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13 February 2014updated 28 Jun 2021 4:46am

I haven’t washed and I’ve hardly left home in days – but as Peter Cook once put it, why bother?

The many odours of Nicholas Lezard’s hovel.

By Nicholas Lezard

If there’s one consolation, it’s rediscovering the joys of letting oneself go a bit. One is not, after all, on the pull. Why, for instance, shower every day? No one is going to be smelling me for a while. And showering in a cold house is a drag. With the heating off during the day, the thing to do is stay in bed until it comes on at 6pm or so, which by an amazing coincidence is also wine o’clock.

Meanwhile, everything gathers itself around the body. I’ve mentioned this before: the Scholar’s Mistress, that accumulation of books and periodicals beside one on the bed that eventually assumes the mass of another human being. Mine is now the entire length of the bed and becoming three-tiered. If I listed every book and issue of the TLS in it, I could fill the rest of this column and would probably have some titles left over for next week’s – but that would be lazy of me and boring for you.

Suffice it to say that the right-hand side of my bed is a testament to the enduring worth, power and consolation of the word as printed on paper. And the longer you stay in bed reading a book, the less time you spend on the internet wasting your time doing “What kind of cheese are you?” quizzes on BuzzFeed, strangely compelling though they are. (Apparently I’m a Wensleydale.)

Meanwhile, the smell of apples has gone from the bedroom. The bad news is that it has been replaced by a nasty fug that might partly be the result of having the window shut for the past two months because of the rain. (The rain is beginning to drive me a little crazy.) The combination of stifled air and damp creeping in cannot be healthy and, moreover, I am beginning to worry that if it rains any more, Londoners may well evolve gills before too long.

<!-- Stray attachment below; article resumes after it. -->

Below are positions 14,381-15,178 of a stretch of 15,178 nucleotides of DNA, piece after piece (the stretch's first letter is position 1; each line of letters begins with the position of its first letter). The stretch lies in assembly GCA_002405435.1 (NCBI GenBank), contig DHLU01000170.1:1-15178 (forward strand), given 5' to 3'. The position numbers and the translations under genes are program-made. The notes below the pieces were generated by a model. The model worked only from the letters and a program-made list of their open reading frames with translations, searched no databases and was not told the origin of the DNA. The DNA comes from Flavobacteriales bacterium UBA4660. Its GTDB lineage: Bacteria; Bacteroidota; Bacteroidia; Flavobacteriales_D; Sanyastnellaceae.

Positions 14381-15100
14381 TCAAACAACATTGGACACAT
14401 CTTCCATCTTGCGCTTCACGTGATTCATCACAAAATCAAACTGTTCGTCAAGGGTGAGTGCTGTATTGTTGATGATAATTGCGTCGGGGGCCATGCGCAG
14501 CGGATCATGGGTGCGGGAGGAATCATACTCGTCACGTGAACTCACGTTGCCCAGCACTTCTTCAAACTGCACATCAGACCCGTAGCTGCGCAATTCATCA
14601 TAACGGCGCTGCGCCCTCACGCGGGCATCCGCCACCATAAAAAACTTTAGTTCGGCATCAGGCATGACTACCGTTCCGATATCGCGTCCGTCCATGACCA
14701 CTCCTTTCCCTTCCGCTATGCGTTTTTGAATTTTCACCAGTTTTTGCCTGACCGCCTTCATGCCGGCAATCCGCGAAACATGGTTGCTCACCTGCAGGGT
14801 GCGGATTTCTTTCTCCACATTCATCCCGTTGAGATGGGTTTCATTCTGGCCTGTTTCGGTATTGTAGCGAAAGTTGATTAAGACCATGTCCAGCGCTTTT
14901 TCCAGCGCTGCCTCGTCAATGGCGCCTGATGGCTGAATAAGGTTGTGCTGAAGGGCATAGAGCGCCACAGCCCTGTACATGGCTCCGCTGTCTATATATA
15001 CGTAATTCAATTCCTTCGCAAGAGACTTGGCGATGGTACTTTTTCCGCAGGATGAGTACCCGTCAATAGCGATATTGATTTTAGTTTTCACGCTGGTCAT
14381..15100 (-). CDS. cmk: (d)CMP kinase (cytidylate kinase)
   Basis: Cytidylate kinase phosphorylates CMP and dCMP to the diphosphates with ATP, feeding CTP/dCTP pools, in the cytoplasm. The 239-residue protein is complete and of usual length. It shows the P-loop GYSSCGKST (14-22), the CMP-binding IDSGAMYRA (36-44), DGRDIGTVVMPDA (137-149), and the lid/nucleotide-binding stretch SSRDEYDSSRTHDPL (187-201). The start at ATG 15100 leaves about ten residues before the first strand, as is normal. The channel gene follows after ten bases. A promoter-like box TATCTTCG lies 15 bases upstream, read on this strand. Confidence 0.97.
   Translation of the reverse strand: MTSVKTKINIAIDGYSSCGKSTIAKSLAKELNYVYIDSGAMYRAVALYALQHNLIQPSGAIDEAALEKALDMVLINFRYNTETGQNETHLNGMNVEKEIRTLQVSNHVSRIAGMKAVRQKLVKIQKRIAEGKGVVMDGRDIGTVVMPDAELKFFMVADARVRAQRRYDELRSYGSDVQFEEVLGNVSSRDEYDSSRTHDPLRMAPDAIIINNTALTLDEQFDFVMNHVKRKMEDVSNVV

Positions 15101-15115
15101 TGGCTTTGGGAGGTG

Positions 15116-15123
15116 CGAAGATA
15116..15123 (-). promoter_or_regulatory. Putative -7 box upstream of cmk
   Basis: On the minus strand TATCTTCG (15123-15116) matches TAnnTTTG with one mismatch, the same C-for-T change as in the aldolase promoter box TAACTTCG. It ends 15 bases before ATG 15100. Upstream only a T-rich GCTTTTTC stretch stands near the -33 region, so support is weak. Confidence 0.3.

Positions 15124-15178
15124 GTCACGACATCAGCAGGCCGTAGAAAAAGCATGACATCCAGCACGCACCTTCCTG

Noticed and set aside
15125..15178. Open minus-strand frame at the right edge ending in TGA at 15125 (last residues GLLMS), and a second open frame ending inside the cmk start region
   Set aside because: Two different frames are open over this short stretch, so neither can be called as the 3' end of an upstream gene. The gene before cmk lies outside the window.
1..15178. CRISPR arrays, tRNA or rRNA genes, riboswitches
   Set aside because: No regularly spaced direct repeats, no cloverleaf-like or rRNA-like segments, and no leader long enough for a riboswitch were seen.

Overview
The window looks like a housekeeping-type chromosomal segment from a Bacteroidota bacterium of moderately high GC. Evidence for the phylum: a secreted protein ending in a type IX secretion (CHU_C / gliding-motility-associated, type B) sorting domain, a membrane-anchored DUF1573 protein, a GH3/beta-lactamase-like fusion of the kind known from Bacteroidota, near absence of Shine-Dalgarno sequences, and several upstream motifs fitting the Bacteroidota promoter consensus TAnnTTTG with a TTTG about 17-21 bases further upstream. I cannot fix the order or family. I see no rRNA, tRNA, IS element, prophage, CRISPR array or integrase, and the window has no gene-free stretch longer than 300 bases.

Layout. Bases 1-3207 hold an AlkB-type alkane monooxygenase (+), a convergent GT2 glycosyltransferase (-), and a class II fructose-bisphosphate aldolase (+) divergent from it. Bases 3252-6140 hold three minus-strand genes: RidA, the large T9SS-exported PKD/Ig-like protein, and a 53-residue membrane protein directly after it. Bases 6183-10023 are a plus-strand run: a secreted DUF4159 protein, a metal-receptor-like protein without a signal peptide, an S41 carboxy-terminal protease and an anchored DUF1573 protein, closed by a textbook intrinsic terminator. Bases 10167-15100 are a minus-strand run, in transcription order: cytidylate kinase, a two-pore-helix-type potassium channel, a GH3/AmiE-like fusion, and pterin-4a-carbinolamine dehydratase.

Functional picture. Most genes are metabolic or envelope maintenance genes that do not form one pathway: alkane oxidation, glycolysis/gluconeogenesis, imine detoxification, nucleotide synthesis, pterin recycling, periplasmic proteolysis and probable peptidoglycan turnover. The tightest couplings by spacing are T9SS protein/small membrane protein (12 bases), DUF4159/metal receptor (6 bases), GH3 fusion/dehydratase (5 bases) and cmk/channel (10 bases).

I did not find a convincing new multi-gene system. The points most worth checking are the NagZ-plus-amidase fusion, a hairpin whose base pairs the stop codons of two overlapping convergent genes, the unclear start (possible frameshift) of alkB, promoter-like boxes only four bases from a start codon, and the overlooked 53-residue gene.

To avoid this, I am staying indoors as much as possible. Which would be fine except the kitchen has now started to smell. This is definitely a decaying corpse smell but whether it is of some rogue piece of food that has fallen between or behind the interstices of any one of the elements of the loosely fitted kitchen or one of Mousie’s compañeros who has bitten the dust, I cannot say. I have just put half a lemon that had been nestling in a glass and growing a splendid coat of grey-green mould on its skin into the rubbish, so it may have been that. We shall see.

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The problem, or shall we say one of the problems, is that all this seems to be turning me into a bit of an agoraphobe. The only trips I have made outside since my friend Amel went back to Paris have been either to Majestic Wine for supplies or to the hospital to visit my father. These visits are not as depressing as they could be as he retains his marbles and conversations with him are always amusing, but a hospital is a hospital and – because it is only a mile and a half up the road – I am consumed by guilt that I am not going there often enough. But at the time of writing, he has been discharged, so until I run out of food completely I have no excuse to go anywhere at all. How I am going to cope with getting to Heathrow and then to Gothenburg in this state is beyond me.

It’s a strange feeling, leaving orbit, as it were. Earthly life, with people leading normal lives, seems to be receding into the distance. When, I wonder, was the last time I did the laundry? I remember that the late genius Peter Cook recorded a series of duologues with the still-living genius Chris Morris under the title Why Bother? and I have to say that this is becoming something of a mantra for me.

Cook ended his life sadly, it is glibly said, passing the time in the evenings by calling up Clive Bull’s late-night phone-in show on LBC in the persona of a melancholy, lovesick Norwegian fisherman called Sven, stranded in Swiss Cottage (note, here, the recurrence of the Scandinavian motif). This doesn’t sound very sad to me and the idea of the great Peter Cook giving his talent out anonymously and for free in a final act of generosity is one I find enormously touching.

There is kindness all around. The last time I went to Majestic, I couldn’t find my normal selection on the shelf; when I went to the counter to ask meekly what was going on and what on earth I was going to do, it turned out they’d already packed it and it was waiting for me. How I summoned the self-control not to burst into tears is beyond me.